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  • FERC Moves On Transmission Rules; EPA Mulls Existing Gas Plant Input

    The Institute for Policy Integrity hosts a May 13 webinar featuring researchers discussing their work on energy access and equity.

  • Can New York’s Cap and Invest Program Address Environmental Justice?

    To help achieve the state’s ambitious GHG emission reduction targets, New York is preparing to propose its own version of a cap-and-trade program called New York Cap and Invest. But if New York is to successfully comply with the CLCPA, it cannot rely on New York Cap and Invest alone. New York will need a well-designed scheme of programs and regulatory mechanisms to not only reduce GHG emissions but to also ensure that disadvantaged communities see real air quality improvements. 

  • A Full Trip Around the Sun, Yet EJ Remains Eclipsed at FERC

    The court’s March 29, 2024, decision in Sierra Club v. FERC held that “FERC enjoys broad discretion” when it considers requests by pipeline companies to extend their timeline to put a project into service. However, the D.C. Circuit has previously offered course corrections to FERC in pipeline cases, and FERC still faces legal vulnerability with its current approach. Al Huang, a panelist at the 2023 Roundtable, recently called on FERC to issue “comprehensive guidance … to aid both FERC and permit applicants, and increase the legal durability of the Commission’s decisions.”

  • One Year Later: We Are Still Waiting For Environmental Justice

    "At FERC’s EJ Roundtable one year ago, we called for the Commission to publish comprehensive guidance on environmental justice. Such guidance would aid both FERC and permit applicants, and increase the legal durability of the Commission’s decisions. It would also make good on commitments from FERC and the Biden Administration to center environmental justice in policy decisionmaking... One year later, however, the Commission has not taken substantial steps towards the goal of integrating environmental justice into its processes and decision making. We continue to see projects that are not in the public interest approved, leaving behind vulnerable communities.” - Al Huang, Director of Environmental Justice, Institute for Policy Integrity at NYU School of Law.

  • Supreme Court Review Threatens EPA NOx Plan

    Though prior "good neighbor" regulations, such as CSAPR and its predecessor, the Clean Air Interstate Rule, have focused on power plants, the Clean Air Act does not prevent the agency from looking at other sources that contribute significantly to ozone pollution, said Jason Schwartz, legal director at New York University's Institute for Policy Integrity. "We are now in a world where actually some of the most cost-effective opportunities for reductions are in different industries," Schwartz said.

  • Biden Agency Rules Must Consider Income Levels, Child Health

    The Biden administration directed agency policymakers on Thursday to more heavily weigh how their economic regulations will help or hurt worker safety, children’s health, and consumer prices decades into the future. The 93-page memo instructs agencies to pay more attention to how the costs and benefits of their regulations vary by person… “Costs accrue for the most part in the short term,” said Max Sarinsky, an attorney that studies regulation at New York University School of Law. “But the benefits accrue decades or more into the future.”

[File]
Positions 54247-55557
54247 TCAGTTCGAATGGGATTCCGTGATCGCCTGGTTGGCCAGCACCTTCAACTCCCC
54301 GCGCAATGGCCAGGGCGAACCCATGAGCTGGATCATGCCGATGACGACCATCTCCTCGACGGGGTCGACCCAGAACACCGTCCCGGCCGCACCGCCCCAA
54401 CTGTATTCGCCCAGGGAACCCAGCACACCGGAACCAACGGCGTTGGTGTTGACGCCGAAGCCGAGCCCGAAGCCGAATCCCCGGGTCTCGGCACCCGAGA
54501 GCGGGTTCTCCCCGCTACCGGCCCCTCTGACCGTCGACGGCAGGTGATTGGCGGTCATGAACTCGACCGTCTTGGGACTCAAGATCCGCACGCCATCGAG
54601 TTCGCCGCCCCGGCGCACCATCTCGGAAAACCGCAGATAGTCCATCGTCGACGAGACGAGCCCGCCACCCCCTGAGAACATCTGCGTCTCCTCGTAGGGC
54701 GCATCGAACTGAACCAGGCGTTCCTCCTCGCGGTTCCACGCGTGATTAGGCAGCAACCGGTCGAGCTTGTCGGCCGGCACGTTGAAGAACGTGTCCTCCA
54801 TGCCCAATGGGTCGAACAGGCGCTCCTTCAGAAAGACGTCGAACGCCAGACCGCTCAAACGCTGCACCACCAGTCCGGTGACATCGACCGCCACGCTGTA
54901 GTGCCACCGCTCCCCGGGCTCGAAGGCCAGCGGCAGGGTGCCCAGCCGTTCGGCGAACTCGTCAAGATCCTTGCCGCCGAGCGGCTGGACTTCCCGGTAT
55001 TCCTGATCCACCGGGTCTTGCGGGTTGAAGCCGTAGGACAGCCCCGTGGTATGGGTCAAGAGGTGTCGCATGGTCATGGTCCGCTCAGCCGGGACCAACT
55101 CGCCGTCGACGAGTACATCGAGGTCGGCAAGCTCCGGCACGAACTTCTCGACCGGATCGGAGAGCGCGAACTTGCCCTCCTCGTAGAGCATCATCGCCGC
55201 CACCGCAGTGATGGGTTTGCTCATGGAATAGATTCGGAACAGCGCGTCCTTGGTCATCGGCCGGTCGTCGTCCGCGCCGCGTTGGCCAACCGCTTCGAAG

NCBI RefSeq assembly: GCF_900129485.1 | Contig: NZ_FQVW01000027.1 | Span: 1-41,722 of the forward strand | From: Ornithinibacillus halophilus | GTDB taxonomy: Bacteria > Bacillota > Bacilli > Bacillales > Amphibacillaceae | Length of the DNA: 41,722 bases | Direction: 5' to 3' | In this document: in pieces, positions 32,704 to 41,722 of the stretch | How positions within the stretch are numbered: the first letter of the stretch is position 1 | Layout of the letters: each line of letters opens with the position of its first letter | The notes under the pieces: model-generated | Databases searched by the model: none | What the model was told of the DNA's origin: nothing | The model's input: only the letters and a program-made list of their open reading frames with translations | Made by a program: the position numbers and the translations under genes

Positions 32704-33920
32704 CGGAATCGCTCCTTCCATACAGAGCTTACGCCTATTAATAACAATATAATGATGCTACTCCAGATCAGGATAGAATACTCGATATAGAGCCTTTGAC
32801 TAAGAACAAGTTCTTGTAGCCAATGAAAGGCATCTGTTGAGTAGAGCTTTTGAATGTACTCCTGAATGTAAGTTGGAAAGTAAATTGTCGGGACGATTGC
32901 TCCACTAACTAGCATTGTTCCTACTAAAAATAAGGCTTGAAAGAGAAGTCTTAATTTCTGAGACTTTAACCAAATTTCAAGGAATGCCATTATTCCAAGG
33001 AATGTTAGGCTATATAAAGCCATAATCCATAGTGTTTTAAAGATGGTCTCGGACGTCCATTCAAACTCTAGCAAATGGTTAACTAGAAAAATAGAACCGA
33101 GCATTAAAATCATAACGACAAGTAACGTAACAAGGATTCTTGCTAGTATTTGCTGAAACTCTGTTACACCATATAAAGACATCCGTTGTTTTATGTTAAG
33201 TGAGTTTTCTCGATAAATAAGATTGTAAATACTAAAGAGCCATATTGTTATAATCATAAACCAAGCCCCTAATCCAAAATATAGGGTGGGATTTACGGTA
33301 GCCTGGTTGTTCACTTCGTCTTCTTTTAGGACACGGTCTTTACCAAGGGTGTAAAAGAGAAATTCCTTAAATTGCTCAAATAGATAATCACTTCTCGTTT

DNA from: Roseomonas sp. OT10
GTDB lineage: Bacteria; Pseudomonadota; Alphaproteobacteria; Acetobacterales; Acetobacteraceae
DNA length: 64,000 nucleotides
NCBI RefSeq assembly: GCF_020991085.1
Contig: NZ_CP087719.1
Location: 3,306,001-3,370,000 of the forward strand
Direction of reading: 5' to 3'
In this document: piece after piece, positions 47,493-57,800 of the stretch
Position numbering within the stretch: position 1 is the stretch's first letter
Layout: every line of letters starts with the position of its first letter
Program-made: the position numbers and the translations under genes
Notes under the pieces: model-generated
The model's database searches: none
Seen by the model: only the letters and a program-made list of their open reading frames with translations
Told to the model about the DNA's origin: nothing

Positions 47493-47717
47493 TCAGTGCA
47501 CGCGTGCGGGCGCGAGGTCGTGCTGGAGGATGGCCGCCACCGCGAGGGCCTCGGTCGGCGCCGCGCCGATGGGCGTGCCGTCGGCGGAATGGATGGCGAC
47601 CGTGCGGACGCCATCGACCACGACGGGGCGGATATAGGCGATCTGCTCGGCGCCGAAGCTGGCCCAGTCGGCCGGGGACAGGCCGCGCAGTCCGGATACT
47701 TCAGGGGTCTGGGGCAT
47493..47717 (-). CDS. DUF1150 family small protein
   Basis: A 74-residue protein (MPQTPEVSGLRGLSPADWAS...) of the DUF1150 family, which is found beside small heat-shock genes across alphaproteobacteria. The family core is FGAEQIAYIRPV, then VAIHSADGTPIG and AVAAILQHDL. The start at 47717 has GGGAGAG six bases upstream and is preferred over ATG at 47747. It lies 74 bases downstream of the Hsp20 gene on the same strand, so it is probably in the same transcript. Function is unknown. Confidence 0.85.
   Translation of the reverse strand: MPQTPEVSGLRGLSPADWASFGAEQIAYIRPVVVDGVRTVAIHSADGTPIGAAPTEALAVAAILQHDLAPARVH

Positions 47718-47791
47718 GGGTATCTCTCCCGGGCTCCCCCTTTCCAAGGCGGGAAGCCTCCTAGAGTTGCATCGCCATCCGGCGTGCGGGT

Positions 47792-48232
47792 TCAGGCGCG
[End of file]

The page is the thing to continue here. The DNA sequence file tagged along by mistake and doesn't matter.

• New Resource For NY And NJ Organizations Seeking Federal Funding For Environmental Justice

    Environmental justice organizations and local municipalities had an opportunity to learn about a new resource designed to help them identify, navigate, and pursue federal funding for environmental justice by attending a webinar on Monday. This webinar introduced attendees to the United States Environmental Protection Agency (EPA) Environmental Justice Thriving Communities Technical Assistance Center (TCTAC) for EPA Region 2, from Harlem to Newark. Among the speakers was Al Huang, Environmental Justice Director at the New York University School of Law Institute for Policy Integrity

  • FERC’s backstop siting authority: Why considering emissions, EJ will get transmission built

    The Bipartisan Infrastructure Law strengthened the Federal Energy Regulatory Commission’s authority to site interstate transmission projects that have been rejected or not acted upon by states. Used appropriately, this authority can help the United States build the transmission infrastructure necessary to achieve President Joe Biden’s goal of fully decarbonizing the electricity grid by 2035.

  • Energy Insecurity & Energy Transitions: Takeaways from Our Recent Webinar

    On May 15th, Policy Integrity hosted a webinar that brought together researchers focusing on energy insecurity and policymakers who may be able to use their findings. Presenters focused on interesting, yet often-overlooked questions about how energy insecurity is often measured incorrectly, how insecurity-driven transitions can end up benefiting fossil fuels, and how some relevant actors in the energy system don’t actually receive transition incentives. The answers to these questions were often surprising and may prove useful in future government decisionmaking.

  • Studying Tribal Energy Transitions: Takeaways From Our Recent Webinar

    The Institute for Policy Integrity recently hosted a webinar titled “Tribal Energy Transitions: Impacts, Opportunities, and Research Ethics.” The panel brought together leading researchers and policy professionals to discuss the challenges and opportunities that the energy transition presents for tribes.